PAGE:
UN expert on human rights in Sudan: ‘Violations and frightening reports, it is time to stop them’
The UN expert on human rights in Sudan, Adama Dieng, painted a bleak picture of the human rights situation in Sudan, as a result of the massive violations committed by the security services against peaceful protesters since last October. The UN official called for the State of Emergency to be abolished and to stop the use of live ammunition against the demonstrators.
On Thursday, Dieng ended his first visit to Sudan since he was assigned to this file, and held meetings that included officials in the Ministry of Justice and Public Prosecution, and the families of detainees, and visited Soba prison, east of the capital, Khartoum.
In a press conference on Thursday, Dieng expressed his affection for the losses suffered by the youth over the past months and said, “I visited Soba prison and was affected by the losses suffered by the youth. They told of their suffering over the past period. They spoke with sadness about their friends who were killed in the context of the popular protests.”
He pointed out to prevent their families from visiting them in prisons, declaring his welcome for the release of more than 100 detainees, and also demanded the immediate release of 20 other detainees.
And he added, “Activists should not be kept in detention. These are inviolable rights. What I saw and heard made me very sad. I met Tupac’s mother and was impressed by her steadfastness. She told me that her son was beaten and tortured, and I could not meet him.”
The expert said that he had received a “frightening report” from the women who were released from the women’s prison, where they told him that those sentenced to death are being chained and deprived of treatment and good food, which is considered inhuman, and stressed his intolerance for the violations that women are subjected to.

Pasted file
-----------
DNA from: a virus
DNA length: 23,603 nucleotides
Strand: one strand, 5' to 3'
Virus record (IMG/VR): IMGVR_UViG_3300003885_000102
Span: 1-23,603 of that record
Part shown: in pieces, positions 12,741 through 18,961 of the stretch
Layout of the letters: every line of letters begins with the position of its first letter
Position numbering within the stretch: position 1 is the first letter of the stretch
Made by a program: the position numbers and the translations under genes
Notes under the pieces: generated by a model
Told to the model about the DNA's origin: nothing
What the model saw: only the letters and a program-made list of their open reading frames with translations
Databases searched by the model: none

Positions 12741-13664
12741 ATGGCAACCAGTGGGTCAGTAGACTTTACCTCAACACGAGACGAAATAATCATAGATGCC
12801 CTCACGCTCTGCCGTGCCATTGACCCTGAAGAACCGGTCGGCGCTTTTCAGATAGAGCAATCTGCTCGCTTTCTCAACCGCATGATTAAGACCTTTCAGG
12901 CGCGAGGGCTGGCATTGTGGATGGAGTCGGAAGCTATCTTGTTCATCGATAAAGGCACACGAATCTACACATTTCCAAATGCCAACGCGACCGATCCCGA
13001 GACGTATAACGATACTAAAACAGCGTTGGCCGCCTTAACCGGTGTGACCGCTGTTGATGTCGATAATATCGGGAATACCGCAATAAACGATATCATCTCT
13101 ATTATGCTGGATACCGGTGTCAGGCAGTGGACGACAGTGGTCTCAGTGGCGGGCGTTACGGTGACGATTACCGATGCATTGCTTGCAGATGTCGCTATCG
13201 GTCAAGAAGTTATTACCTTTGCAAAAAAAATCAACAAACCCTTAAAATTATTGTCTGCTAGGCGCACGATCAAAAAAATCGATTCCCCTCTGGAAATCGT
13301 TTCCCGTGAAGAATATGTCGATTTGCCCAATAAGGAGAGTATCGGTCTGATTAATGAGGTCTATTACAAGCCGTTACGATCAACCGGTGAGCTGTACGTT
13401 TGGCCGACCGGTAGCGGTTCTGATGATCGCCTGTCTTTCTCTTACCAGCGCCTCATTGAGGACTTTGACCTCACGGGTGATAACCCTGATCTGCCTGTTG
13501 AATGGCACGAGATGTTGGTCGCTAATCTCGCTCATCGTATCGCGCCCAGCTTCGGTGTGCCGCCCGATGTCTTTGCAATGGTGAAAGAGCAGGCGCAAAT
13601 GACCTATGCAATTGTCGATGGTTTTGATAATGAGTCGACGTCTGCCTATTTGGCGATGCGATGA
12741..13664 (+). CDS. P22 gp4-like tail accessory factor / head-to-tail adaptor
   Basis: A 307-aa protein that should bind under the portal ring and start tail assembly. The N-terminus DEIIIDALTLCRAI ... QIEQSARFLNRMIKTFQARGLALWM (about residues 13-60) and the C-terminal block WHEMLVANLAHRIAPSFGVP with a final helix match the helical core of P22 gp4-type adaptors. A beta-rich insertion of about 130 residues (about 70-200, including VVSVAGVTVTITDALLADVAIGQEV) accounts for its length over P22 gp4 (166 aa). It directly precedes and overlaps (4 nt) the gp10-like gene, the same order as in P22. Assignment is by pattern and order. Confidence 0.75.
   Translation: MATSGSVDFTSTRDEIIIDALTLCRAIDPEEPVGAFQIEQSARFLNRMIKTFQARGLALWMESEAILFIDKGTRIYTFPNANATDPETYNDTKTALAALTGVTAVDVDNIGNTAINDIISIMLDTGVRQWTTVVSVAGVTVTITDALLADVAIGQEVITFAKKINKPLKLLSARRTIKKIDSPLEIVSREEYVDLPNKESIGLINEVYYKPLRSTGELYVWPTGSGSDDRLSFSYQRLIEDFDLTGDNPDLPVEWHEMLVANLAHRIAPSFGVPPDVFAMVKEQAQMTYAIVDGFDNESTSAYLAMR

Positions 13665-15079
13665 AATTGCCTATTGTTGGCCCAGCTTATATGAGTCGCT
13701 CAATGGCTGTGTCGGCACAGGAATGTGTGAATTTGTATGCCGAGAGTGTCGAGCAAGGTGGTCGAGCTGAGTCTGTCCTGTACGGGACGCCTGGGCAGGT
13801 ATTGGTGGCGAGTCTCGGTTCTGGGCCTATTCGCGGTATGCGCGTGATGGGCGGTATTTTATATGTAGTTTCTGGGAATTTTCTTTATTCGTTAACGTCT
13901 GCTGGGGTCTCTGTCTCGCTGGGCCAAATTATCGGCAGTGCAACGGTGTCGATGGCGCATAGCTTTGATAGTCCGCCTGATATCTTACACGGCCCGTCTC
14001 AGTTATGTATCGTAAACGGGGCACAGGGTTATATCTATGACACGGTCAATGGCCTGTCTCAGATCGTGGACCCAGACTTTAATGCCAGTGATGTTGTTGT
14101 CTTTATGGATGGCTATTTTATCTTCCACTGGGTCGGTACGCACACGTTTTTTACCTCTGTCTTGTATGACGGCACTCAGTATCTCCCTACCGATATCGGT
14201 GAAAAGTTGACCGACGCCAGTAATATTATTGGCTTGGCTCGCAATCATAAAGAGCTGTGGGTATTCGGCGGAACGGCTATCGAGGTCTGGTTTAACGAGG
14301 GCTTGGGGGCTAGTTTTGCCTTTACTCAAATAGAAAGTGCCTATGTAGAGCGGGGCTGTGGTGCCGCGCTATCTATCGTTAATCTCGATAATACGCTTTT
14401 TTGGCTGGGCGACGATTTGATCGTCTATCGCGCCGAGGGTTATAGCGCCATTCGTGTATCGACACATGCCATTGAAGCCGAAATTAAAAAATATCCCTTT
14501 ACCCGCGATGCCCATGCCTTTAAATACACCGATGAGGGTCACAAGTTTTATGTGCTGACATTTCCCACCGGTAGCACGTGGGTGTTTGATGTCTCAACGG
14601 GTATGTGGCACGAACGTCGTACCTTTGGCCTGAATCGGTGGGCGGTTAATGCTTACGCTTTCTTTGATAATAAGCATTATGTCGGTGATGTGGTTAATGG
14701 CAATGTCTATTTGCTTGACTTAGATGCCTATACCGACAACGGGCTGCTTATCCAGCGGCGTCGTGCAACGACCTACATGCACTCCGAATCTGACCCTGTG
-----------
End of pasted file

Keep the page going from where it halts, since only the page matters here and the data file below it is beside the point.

He also revealed his meeting with prominent leaders of the Committee for the Elimination of Empowerment, frozen in Soba prison, and said that they told him that the prosecution had conducted an investigation with them and said that the authorities did not allow them to meet with lawyers, stressing the need to deal with their case with proper procedures.
He described the conditions in Soba prison as good, stressing that it provides food to detainees, in addition to a special room for convicts to meet their wives.
He added, “It seems that Sudanese law provides for these rights. Convicts can meet their wives in rooms designated for them in Soba prison, and this is something I did not find in many African countries that I visited.”
Dieng stated that the detainees cannot communicate with lawyers and considered it a violation, and considered the security forces’ firing on the demonstrators a major violation, calling for reducing tension, ending the state of emergency, creating an enabling environment, and respecting basic rights.
The UN expert expressed his fear of the wide powers granted to the Sudanese security services, and called on the Public Prosecutor to investigate allegations of about 13 cases of sexual rape, of which only one was confirmed.
He said that he met with families affected by the army’s actions and was informed that the protests against the military coup left 82 dead and “2,000” wounded.
He said, “These young people have no desire to destroy their country, but rather hope to put it on the right track, and pledged to end the dictatorship.” He continued, “Women and men are determined to achieve justice and democracy, but these hopes remain just dreams unless there are strong policies and the rule of law prevails.” .
“I came years ago to Sudan and found its people aspiring to establish a democratic system, but those hopes quickly faded when Omar Al Bashir turned against democracy, who is now in detention, and I hope to see him soon brought to justice to be held accountable,” he said.
He stressed that he discussed the situation in Darfur and demanded the necessity of activating the forces to protect civilians and implementing the security arrangements signed within the Juba Agreement, revealing that he had received information about the killing of dozens in the region and women being subjected to sexual violence in the context of tribal violence, and called for holding the perpetrators accountable.
He explained that the massacre of the sit-in was not within the context of his mandate, but he stressed finding a solution to it and identifying those responsible, and continued: “Impunity must not prevail in Sudan, which has suffered from human rights violations for a long time. It is time to stop these violations.”
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